Brand Experience and Why it Matters

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1.0 Problem

Brands are big business, and yet the proliferation of new options for digital media and the cluttering of said space make it more challenging than ever to have your brand remembered. Many progressive companies are augmenting their traditional advertising and marketing with a greater focus on engaging brand experiences.

The purpose of this white paper is to present a perspective on brand experience as a necessary requirement for strengthening your brand. It is by no means unique, as many of the sources credited here have similar views. However, for the average marketing or business leader who may have a different view of branding, we hope this alternative model provides value.

2.0 What is a Brand?

The term “brand” arose because in the past ranchers used an identifying mark burned on livestock with a branding iron to identify ownership. The term has evolved from meaning a simple mark to meaning a complete representation of a product, service or company. In the fifties and sixties, the view of branding was that it was something the company controlled. In recent years there has been a shift to a more abstract view of brand, in that the brand is not something the company controls but rather the impression of the company that exists within the minds of the public. Here is one modern definition of what a brand is:

Every brand exists in the minds of its audience – customers and potential customers. One by one, they decide whether an organization is ethical or unethical, responsive or rude, progressive or conservative, caring or cold, authentic or fake. Their collective perception determines whether it is dynamic or boring, honest or deceitful, approachable or closed, and so on.[i]

Jeff Bezos, the founder of Amazon, says it more simply: “Your brand is what people say about you when you’re not in the room.” Given this, it’s obvious that a brand is more than a logo, slogan, mascot or jingle. Simply changing a logo doesn’t make an organization different today than it was yesterday. A brand goes much deeper.

We live in a world where it matters less what the business wants its audiences to believe and more what people actually do believe. People form opinions based on the experience and interactions they or their peers have had. Every touch point is a moment of truth, and actions that are misaligned with what an organization claims it stands for are at risk in the court of public opinion.

Difference between Branding & Advertising

Branding is a strategic activity. Advertising is one tactical method of executing the brand strategy (it’s not the only one). Advertising is actively promoting a product or service. It’s pushing out a message to get sales results: “Buy our product because it’s better than theirs.” Advertising may contribute to a brand, but the brand is bigger than any particular promotional effort.

The fundamentals of marketing can no longer be relied upon to provide a sustainable competitive advantage. Products are quickly commoditized and good service is no longer enough. Instead, leading firms are building emotional relationships with their customers, and in a recent survey, Forrester found that emotion — how an experience makes the customer feel — contributed most to customer loyalty in 17 of the 18 industries.[ii]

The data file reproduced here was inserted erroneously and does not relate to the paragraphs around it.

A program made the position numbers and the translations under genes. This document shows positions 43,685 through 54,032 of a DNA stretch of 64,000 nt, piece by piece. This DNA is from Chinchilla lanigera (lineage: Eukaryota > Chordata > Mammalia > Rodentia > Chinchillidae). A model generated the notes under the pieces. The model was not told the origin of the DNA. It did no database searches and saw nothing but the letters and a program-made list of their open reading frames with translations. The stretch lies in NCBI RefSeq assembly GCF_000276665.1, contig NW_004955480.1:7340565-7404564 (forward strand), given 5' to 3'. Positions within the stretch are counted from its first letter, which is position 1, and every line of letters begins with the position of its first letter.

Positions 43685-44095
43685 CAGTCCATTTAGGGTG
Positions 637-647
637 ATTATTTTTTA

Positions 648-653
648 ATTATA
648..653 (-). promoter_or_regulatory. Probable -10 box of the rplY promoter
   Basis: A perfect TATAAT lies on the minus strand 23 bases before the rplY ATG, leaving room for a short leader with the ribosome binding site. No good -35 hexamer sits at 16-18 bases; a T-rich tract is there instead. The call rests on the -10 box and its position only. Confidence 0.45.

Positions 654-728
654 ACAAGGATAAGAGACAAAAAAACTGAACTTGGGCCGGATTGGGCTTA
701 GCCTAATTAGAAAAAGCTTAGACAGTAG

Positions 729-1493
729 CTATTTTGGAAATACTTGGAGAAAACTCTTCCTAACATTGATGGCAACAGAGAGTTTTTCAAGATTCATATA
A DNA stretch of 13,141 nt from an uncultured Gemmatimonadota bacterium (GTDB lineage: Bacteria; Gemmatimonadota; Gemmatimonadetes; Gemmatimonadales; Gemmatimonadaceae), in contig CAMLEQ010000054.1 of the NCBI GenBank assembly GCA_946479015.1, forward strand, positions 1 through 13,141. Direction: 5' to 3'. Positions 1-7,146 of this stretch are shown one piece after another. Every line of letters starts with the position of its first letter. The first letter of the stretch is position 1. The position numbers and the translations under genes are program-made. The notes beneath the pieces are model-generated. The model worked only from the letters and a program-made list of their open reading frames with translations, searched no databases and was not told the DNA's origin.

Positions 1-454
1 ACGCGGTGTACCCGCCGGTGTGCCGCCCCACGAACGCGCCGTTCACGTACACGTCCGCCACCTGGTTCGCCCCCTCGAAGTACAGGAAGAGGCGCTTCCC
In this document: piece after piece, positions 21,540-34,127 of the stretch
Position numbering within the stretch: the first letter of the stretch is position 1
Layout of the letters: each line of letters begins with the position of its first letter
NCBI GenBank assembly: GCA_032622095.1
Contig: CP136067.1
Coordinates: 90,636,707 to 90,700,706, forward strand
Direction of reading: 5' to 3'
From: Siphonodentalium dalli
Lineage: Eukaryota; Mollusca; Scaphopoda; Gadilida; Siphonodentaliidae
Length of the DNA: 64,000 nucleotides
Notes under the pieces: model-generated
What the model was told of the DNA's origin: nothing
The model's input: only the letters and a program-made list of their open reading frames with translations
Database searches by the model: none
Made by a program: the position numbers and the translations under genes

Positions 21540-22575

Branding is about authentic, consistent and purposeful relationship building. It is a "promise delivered". People create allegiances and loyalty to brands. People care deeply about which brand they buy and what that says about them. People care about the difference between Coke and Pepsi, Apple and PC, Wal-mart and Target because of the relationship we have with them.[iii]

Branding is not a campaign, and can be considered a meta-layer that exists before, after and during a campaign. It’s “the expression of the essential truth or value of an organization, product, or service.”[iv] It is communication and demonstration of unique properties that are intended to make the brand appealing to a particular audience. Demonstration is a key point here; communication is not enough.

Consider the various things businesses do to run their business and serve their customers: advertising, operations, sponsorship, recruitment, strategy, etc. Each of these is run independently and thus there is room for them to deviate slightly from each other in intent or execution. To a customer or a member of the general public, there may be inconsistencies in what they hear about your service and what they see in your advertising, or between the way you recruit staff and the way you support your communities. A strong brand is the unifying link that brings separate storylines into one cohesive, consistent story for your audience.

3.0 What is Brand Experience?

There are lots of models of what constitutes a brand, but at Poulin Strategy we like to divide brand into 4 key components:

3.1 Brand Visual Identity

This is how your company looks. It includes the artistic design of publications, advertising, internal documents and websites. It includes colours, symbols and other visual devices that create a mimetic reference point for the public.

3.2 Brand Voice

This is how you sound in your communications. It’s your tone of voice, language and mood. Harriet Cummings presents the following example between using formal and informal language and how they represent your brand differently: “We wish to inform you of a new offer currently available.” vs. “Watch out! We’re chucking a new offer in your direction.”[v]

3.4    Brand Promise

This is what you say. It’s the promise you make to your customers. It’s your value proposition. The value proposition is not a positioning line or a slogan. A positioning line defines unique advantages against those of the competition and explains why this difference matters. A slogan supports a specific marketing campaign. A value proposition should guide the strategy, decisions and behaviours of an organization at every turn. It clearly states what the organization promises to deliver to its customers, and the organization must deliver every time through every touch point.